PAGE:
There's an archaic belief that if you know a demon's name, you can summon, bind and control it.
Good luck trying that cheap trick on Jim Thirlwell.
For 20-plus years now, Thirlwell has labored under more names than a mob informant: Clint Ruin, Frank Want, Phillip Toss, Flank Blank, Carl Satan. Most people, however, know him best when he slaves under the vivid sobriquet Foetus. Or, as the mood strikes, Foetus Under Glass, Foetus Art Terrorism, Foetus All-Nude Revue, Foetus Über Frisco, You've Got Foetus on Your Breath and, perhaps most memorably, Scraping Foetus Off the Wheel. And that's not including side projects like Wiseblood, Steroid Maximus and the Garage Monsters.
So just forget about trying to pin this slippery bastard down to one identity.
But now you wanna know about the songs, slim? Filing Thirlwell albums by music style is a similar logistical nightmare. This Melbourne-born New Yorker can spit out everything from industrial stomps, abstract noise romps and paranoid instro panoramas to lurching big-band noir, depraved gospel parodies and lascivious cocktail-lounge come-ons. With his growling-chainsmoker vocals and acridly witty lyrics ("I'm makin' a list, checkin' it twice, decidin' on just who's deservin' to die--and you just made it, baby"), Thirlwell loads the sound of a mad schizophrenia into his shotgun and blasts gaping holes in preconceived genre limitations. Oh yeah, murder can be fun, all right.
So that's his modus operandi--but what about motive?
He could plead insanity, of course. It drives him to create history-plundering epics as an antidote to the anemia of most popular music. As Thirlwell, his voice ragged as the Stars & Stripes over Iwo Jima, confesses over the telephone, "There's some need that I can't quite escape to touch on the entire history of recorded music within any one album. Sometimes within any one song."
Incredibly, he does all this solo--sampling, multitracking, overdubbing, cutting, pasting and pissing blood all by his lonesome in the studio. He's a goddamn one-man orchestra. But live, Foetus wreaks a completely different havoc. Calling in hired guns to bring his records to life, the fire-haired, whip-thin Thirlwell alternately prowls the stage like a caged tiger or a homicidal Vegas showman with a belly fulla booze and bile. "Possessed" doesn't begin to describe the look in his eye.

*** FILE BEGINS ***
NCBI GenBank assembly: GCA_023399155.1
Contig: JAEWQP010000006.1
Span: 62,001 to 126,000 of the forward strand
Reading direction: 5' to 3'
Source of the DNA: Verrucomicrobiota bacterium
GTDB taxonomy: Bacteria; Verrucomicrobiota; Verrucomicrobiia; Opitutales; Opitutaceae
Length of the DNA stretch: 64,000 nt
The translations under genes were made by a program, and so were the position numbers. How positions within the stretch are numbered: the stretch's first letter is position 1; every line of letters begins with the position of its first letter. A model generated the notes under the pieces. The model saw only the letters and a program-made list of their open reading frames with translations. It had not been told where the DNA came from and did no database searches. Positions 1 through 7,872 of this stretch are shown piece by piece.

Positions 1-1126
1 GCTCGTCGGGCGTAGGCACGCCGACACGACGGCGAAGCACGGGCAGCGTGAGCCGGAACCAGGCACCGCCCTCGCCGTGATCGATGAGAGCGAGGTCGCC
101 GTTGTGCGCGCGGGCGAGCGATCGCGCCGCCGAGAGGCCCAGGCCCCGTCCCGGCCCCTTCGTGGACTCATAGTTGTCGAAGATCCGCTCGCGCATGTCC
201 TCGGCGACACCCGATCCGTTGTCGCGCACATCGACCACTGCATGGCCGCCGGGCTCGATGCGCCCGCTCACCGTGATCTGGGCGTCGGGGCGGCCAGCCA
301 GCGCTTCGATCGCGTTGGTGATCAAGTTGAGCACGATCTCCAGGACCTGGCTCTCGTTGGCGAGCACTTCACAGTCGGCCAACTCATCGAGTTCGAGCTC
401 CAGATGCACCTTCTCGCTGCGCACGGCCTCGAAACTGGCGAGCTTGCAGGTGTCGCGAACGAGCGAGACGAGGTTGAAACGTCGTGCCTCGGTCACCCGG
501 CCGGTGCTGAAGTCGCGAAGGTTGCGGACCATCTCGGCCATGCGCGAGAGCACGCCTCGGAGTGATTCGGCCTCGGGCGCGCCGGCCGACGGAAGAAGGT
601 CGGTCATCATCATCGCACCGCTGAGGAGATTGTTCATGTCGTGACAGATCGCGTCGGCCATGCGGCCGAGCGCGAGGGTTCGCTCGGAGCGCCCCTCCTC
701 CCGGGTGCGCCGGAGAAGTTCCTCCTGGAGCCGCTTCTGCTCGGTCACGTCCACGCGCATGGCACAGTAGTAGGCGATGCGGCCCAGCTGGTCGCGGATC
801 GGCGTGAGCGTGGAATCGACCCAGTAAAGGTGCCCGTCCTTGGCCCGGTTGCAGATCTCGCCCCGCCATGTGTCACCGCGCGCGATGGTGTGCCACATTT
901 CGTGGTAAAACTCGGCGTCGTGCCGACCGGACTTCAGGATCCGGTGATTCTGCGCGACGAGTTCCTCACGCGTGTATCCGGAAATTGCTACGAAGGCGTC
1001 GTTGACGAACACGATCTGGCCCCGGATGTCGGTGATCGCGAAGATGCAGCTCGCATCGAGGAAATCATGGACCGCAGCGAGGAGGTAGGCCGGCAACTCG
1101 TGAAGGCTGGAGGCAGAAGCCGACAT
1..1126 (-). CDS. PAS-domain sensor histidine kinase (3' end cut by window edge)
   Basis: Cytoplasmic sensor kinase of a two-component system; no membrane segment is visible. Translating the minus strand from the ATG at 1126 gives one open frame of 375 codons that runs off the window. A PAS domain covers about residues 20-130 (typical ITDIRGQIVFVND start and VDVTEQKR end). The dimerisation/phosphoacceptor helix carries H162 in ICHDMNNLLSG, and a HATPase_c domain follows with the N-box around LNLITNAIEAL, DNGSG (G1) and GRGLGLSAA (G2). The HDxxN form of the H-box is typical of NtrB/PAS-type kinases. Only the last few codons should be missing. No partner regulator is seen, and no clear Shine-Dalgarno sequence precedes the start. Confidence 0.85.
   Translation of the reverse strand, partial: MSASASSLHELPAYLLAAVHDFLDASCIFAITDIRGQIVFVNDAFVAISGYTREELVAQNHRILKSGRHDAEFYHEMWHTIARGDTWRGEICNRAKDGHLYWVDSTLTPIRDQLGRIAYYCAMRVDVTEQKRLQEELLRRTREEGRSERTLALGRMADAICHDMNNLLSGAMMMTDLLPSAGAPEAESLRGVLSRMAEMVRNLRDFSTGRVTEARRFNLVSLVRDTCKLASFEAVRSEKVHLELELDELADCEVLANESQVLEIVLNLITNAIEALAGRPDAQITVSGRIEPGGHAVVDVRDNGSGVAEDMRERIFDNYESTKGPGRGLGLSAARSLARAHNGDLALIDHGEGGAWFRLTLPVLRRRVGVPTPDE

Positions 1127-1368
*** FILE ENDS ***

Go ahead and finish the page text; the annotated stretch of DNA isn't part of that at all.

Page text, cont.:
Yet two decades of obsessive studio work and obscene live shows with his (self-described) "mammoth bludgeoning rock machine" can take their toll on a man. Which is why it's been seven years since Thirlwell released what he describes as "the last album you'd hear before they dropped the Big One," 1994's radioactive industro-blast Gash. Arguing with the voices in your head is tough enough; fighting your body's addictions is even harder.
"A lot of the demons that I've been trying to exorcise over the years ended up turning around and biting me in the ass, kind of like The Picture of Dorian Gray in reverse," he says. "It turned into a kind of life-death scenario."
So what d'you do when you sing songs like "A Prayer for My Death," then suddenly find you're not quite ready to die? And now you, at 41, have to face the beasts in your brain without chemical distraction? If you're an overachiever like J.G. Thirlwell, naturally you invent a new side project through which to channel your demons: In between recording Flow, his latest trip through the black amusement park that is Foetusland, and trying to deal with personal and business torments, Thirlwell also found time to record an "all-instrumental monsterpiece" album under the name Manorexia.
"[It's] kind of dark, has a different spatial quality to it. It's also possibly a bit more classical-leaning," he says, noting with no small pride that it will be performed as part of a composers' series in Los Angeles.
But that's not all. There's a new album's worth of Steroid Maximus material, a sonic travelogue that, if past releases are any indication, will range from cheeky cocktail exotica to creepy haunted-house gloomscapes. Oh, and let's not forget about Blow, the forthcoming remix album to accompany Flow, in which Thirlwell's jazz-damaged industrial vaudeville will be summarily shredded by electronic maestros such as Kid 606, Pan Sonic, Amon Tobin, Panacea and Phylr.
All these are just "different frames to put around Foetus," he says, "especially with the remix album. That to me is very exciting, to hear what other people have done with it. I just finished assembling it, and it sounds totally amazing."
So is this their chance to pay back Thirlwell--who's hacked up tracks for everyone from Nine Inch Nails to Pantera--for years of his own notorious remixing viciousness?
Thirlwell chortles roughly. "I wouldn't say payback. More homage, I hope. A respectful homage."
Time for you to pay your respects, Mac.
Foetus, Brooklyn Solipsist Society
Cobalt Lounge, 32 NW 3rd Ave., 225-1003 9:30 pm Friday, June 15 $12.50 advance (Fastixx)
For a review of Foetus' new album, see Sonic Reducer in Music.
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Jim Thirlwell also spins records under the name DJ Otefsu.
Conflict of Interest Update: Brooklyn Solipsist Society is John Graham's one-man band. A raving Thirlwell addict, he's more excited about opening for Foetus than a pyromaniacal necrophile at a funeral pyre.